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My A-frame Chicken Ark Tractor idea - help me find the problems

Discussion in 'Coop & Run - Design, Construction, & Maintenance' started by nwtim, Jun 6, 2011.

  1. nwtim

    nwtim Chillin' With My Peeps

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    After very helpful responses to the thread, First coop - will we regret something this small?, we've pretty much made up our minds to try to build something ourselves in hopes that it would best fit our situation in an economical way.

    Being on a suburban 7500 sq ft lot on the eastside of Seattle, we don't have a big back yard, but it's fully fenced and lined with chicken wire 2 feet high. The chicken wire was installed 3 years ago to keep our new puppy from escaping, but it may have some use left in it...[​IMG]

    After doing a couple hatches from friends' eggs, we've got 9 chicks that we'll be paring down to a "flock" of 3 layers - hopefully the best ones. Four of the chicks are 4 weeks old now and the other 5 were hatched in the past 24 hours.

    We're thinking that we might want to start with a portable tractor coop during the nicer weather when the lawn is growing well and the garden boxes are full of vegetables (hopefully). Meanwhile, we could build a stationary coop along the back fence within 10-15 feet of the back patio. The stationary coop could have electricity for a light on a timer and a corrugated slanted roof that collects rain water during the winter.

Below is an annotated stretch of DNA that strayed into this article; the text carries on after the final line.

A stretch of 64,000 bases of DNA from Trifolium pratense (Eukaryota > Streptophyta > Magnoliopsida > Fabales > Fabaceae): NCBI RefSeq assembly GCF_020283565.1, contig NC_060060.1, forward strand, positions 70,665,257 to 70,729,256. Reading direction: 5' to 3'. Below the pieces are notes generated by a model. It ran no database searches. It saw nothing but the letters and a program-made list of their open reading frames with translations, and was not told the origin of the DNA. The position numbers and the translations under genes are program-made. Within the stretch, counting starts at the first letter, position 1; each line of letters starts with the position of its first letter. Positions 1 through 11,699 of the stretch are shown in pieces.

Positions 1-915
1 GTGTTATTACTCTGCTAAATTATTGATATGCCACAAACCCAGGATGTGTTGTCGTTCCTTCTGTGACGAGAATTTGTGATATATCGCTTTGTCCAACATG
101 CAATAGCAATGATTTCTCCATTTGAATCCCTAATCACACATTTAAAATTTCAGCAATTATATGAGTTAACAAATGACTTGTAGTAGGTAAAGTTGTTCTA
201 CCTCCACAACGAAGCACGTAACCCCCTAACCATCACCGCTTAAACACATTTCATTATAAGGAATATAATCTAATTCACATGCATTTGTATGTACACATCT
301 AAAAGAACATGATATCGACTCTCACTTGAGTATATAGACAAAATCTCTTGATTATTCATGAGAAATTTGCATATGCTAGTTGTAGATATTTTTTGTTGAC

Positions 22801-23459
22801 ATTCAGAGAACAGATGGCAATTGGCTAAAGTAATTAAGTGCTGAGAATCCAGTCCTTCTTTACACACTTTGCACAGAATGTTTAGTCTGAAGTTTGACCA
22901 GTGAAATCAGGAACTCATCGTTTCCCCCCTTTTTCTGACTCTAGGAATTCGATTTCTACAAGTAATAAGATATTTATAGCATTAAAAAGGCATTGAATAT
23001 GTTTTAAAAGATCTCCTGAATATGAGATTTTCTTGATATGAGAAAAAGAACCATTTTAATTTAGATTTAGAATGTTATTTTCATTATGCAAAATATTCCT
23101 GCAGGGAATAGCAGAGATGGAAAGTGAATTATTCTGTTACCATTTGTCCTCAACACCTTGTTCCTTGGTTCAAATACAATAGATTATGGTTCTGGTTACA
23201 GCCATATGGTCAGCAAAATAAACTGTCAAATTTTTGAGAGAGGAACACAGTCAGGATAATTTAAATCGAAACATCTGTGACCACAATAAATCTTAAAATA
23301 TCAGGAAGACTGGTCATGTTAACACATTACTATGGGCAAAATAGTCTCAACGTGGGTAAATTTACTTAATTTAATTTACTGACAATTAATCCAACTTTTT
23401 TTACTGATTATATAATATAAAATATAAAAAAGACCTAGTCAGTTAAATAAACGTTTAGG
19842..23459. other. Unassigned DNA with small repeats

Anyway, I scoured through as much material as I could find before trying to design the following A-frame tractor myself. We don't have a ton of space, so I've limited it to 6 feet in length, about 55 inches wide, and I believe it's in the neighborhood of 4 feet tall. I'm thinking about leaving a pretty good gap across the top spanned by hardware cloth and a vented peak roof that can easily be removed for greater ventilation/cooling. There's a number of things I haven't put in yet, such as the drawstring ramp, perch(es), hinged doors on the front to the nest and the right side for cleaning, or carry handles. I'm also planning on surrounding the bottom with hardware cloth and providing some kind of wind block for the bottom.

    Here's what I've come up with so far. It should end up weighing some 80-90 pounds

    Click on the thumbnail for a full-size view:
    [​IMG]